I bet a friend of mine 100 kronor that the euro would not exist in the way it does now, on January 1 2012. I'm more and more thinking I might have been wrong. The Euro does not work, but the costs of a break-up, not only political but economical as well, are so immense that it will not happen. The periphery will probably prefer grinding deflation/depression. and Germany might well prefer just paying everybody else's bar bill.

See this enlightening report from UBS.

The cost of a weak country leaving the Euro is significant. Consequences include sovereign default, corporate default, collapse of the banking system and collapse of international trade. There is little prospect of devaluation offering much assistance. We estimate that a weak Euro country leaving the Euro would incur a cost of around EUR9,500 to EUR11,500 per person in the exiting country during the first year. That cost would then probably amount to EUR3,000 to EUR4,000 per person per year over subsequent years. That equates to a range of 40% to 50% of GDP in the first year.

Were a stronger country such as Germany to leave the Euro, the consequences would include corporate default, recapitalisation of the banking system and collapse of international trade. If Germany were to leave, we believe the cost to be around EUR6,000 to EUR8,000 for every German adult and child in the first year, and a range of EUR3,500 to EUR4,500 per person per year thereafter. That is the equivalent of 20% to 25% of GDP in the first year. In comparison, the cost of bailing out Greece, Ireland and Portugal entirely in the wake of the default of those countries would be a little over EUR1,000 per person, in a single hit.



Peak oil is not an energy crisis. It is a liquid fuel crisis.
by Starvid on Wed Dec 14th, 2011 at 10:08:13 AM EST
[ Parent ]
Yeah, and we will probably also give up democracy to save the Euro. At the end of last week's summit they appeared to be willing to throw the continued existence of an EU27 into the Euro's volcano.

tens of millions of people stand to see their lives ruined because the bureaucrats at the ECB don't understand introductory economics -- Dean Baker
by Migeru (migeru at eurotrib dot com) on Wed Dec 14th, 2011 at 10:14:04 AM EST
[ Parent ]
That's a funny thing, as in not funny at all actually. In the latest issue of Real-world economic review, Richard Koo comments that it has proved extremely hard for peace-time democracies to maintain stimulus programs over time. As soon as the slightest green shoots are noticed, stimulus is stopped and the recession returns.

However, he also notices that there is nothing as corrosive to democracy as sustained depressions. Well then say I, this resolves the problem! With the disappearance of democracy, the political problem of maintaining a stimulus disappears, as we see the advent of massive military Keynesianism. Yay. :p

Peak oil is not an energy crisis. It is a liquid fuel crisis.

by Starvid on Wed Dec 14th, 2011 at 10:23:32 AM EST
[ Parent ]
And yes, the only thing we seem to learn from history is that we learn nothing from history.

Peak oil is not an energy crisis. It is a liquid fuel crisis.
by Starvid on Wed Dec 14th, 2011 at 10:24:21 AM EST
[ Parent ]
With the disappearance of democracy, the political problem of maintaining a stimulus disappears, as we see the advent of massive military Keynesianism. Yay.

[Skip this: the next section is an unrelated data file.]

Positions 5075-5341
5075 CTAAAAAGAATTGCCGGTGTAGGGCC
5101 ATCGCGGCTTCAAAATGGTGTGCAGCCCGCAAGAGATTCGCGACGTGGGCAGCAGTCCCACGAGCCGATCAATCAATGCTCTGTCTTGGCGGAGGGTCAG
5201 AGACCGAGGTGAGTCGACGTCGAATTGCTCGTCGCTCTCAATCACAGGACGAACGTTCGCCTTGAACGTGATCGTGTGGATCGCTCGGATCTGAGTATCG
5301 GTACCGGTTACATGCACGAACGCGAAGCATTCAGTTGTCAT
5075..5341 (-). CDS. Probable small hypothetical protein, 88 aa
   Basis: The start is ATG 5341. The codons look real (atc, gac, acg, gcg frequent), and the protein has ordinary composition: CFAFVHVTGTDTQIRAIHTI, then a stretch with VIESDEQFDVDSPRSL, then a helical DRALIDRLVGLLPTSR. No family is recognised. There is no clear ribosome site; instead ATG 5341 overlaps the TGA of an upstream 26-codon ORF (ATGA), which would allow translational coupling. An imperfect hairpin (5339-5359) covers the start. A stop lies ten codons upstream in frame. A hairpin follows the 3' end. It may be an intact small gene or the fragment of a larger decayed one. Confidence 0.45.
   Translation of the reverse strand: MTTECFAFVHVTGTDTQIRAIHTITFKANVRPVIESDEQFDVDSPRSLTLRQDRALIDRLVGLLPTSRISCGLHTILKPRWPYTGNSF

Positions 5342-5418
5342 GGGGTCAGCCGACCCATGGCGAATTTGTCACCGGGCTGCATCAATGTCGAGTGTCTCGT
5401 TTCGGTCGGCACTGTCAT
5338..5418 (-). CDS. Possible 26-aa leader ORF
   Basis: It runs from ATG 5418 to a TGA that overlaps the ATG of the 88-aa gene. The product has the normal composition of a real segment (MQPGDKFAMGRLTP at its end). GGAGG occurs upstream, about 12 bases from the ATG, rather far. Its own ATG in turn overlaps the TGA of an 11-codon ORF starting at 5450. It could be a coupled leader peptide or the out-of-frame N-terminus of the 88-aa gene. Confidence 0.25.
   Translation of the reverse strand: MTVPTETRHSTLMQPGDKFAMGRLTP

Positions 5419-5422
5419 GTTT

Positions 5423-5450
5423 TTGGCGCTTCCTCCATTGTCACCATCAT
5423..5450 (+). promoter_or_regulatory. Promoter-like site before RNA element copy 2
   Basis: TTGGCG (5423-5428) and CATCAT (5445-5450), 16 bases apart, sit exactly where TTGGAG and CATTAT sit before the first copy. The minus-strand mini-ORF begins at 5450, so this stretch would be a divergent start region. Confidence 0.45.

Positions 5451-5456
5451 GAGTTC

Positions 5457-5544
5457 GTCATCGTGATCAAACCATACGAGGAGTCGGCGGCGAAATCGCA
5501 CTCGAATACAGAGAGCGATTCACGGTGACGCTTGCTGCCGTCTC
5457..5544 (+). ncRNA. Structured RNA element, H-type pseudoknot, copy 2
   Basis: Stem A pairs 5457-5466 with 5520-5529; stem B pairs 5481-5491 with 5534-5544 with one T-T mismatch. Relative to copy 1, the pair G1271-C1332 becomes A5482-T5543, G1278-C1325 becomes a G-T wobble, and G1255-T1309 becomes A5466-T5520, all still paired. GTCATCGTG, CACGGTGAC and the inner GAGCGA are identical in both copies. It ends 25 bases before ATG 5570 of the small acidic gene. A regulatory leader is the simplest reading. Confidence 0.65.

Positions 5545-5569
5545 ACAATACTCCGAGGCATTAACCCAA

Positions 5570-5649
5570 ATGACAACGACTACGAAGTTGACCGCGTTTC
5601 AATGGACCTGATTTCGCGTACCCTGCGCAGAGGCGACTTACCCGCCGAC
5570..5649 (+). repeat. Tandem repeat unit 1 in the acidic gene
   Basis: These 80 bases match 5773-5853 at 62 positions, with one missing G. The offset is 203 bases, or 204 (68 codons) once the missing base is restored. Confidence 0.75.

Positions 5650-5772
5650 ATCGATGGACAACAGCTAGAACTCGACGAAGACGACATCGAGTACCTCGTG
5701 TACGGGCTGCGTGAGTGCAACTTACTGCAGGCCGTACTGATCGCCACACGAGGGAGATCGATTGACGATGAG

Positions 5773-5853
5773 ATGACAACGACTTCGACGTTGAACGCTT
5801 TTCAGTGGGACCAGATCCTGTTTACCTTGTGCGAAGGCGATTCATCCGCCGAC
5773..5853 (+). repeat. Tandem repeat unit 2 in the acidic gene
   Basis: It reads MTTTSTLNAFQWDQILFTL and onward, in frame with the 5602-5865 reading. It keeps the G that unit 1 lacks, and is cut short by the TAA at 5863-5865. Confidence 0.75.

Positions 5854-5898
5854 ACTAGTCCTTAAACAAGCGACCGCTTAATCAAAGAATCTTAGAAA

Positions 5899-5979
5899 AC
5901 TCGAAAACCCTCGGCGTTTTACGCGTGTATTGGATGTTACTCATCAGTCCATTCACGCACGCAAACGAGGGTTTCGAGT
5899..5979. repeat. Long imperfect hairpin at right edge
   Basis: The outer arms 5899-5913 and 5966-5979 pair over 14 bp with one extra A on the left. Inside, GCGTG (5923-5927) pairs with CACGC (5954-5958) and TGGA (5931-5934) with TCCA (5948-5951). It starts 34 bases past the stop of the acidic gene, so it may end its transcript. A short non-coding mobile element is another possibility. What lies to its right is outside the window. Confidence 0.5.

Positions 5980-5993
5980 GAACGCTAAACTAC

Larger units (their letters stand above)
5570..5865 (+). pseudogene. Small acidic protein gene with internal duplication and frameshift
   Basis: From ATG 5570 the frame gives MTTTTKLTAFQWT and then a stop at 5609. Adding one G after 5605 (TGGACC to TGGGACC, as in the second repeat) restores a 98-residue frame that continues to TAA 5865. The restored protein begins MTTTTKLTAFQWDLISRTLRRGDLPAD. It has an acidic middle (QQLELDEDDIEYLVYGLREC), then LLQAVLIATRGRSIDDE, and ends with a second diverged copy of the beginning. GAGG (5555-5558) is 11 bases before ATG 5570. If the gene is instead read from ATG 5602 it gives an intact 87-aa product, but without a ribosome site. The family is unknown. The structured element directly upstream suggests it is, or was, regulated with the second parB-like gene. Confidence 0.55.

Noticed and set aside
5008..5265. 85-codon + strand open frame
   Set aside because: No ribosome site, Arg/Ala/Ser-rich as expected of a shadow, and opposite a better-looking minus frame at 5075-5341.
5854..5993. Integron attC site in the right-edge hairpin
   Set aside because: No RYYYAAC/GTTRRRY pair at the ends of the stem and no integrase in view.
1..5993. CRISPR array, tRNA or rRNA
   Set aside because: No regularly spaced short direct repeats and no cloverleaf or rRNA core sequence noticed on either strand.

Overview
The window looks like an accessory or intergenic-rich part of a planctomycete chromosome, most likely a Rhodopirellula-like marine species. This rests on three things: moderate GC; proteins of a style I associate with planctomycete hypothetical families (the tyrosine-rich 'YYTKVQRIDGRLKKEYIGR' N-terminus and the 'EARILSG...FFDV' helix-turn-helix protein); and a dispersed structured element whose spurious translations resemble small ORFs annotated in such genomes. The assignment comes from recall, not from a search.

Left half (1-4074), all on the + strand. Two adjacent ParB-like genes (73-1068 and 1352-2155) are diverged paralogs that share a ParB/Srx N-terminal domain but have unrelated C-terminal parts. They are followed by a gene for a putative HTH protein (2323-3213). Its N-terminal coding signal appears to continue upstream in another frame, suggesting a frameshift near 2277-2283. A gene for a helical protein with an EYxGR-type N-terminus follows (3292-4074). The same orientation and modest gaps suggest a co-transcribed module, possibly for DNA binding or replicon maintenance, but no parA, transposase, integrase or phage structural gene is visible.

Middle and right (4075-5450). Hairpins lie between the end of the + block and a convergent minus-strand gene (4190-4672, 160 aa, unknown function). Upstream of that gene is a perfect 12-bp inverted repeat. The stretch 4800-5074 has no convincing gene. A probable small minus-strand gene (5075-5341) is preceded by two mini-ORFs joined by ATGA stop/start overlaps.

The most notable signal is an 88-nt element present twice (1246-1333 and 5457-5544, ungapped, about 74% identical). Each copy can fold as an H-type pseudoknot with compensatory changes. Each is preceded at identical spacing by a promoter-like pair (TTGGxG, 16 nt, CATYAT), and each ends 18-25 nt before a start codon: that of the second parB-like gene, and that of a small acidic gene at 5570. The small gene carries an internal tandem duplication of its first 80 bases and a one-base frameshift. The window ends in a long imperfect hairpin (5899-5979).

You joke, but this is no joke: Political Aspects of Full Employment by Michal Kalecki in 1943

The reasons for the opposition of the 'industrial leaders' to full employment achieved by government spending may be subdivided into three categories: (i) dislike of government interference in the problem of employment as such; (ii) dislike of the direction of government spending (public investment and subsidizing consumption); (iii) dislike of the social and political changes resulting from the maintenance of full employment.  We shall examine each of these three categories of objections to the government expansion policy in detail.

...

The dislike of government spending policy as such is overcome under fascism by the fact that the state machinery is under the direct control of a partnership of big business with fascism.  The necessity for the myth of 'sound finance', which served to prevent the government from offsetting a confidence crisis by spending, is removed.  In a democracy, one does not know what the next government will be like.  Under fascism there is no next government.

The dislike of government spending, whether on public investment or consumption, is overcome by concentrating government expenditure on armaments.  Finally, 'discipline in the factories' and 'political stability' under full employment are maintained by the 'new order', which ranges from suppression of the trade unions to the concentration camp.  Political pressure replaces the economic pressure of unemployment.

And this, my friends, is why Fascism is the primary mode of failure of Liberalism.

tens of millions of people stand to see their lives ruined because the bureaucrats at the ECB don't understand introductory economics -- Dean Baker
by Migeru (migeru at eurotrib dot com) on Wed Dec 14th, 2011 at 10:29:54 AM EST
[ Parent ]
Anyway, I'm entirely ready to close the CA divide with the southern countries through increased imports. All in the name of macroeconomic stability, of course. :p

   

Peak oil is not an energy crisis. It is a liquid fuel crisis.

by Starvid on Wed Dec 14th, 2011 at 10:54:39 AM EST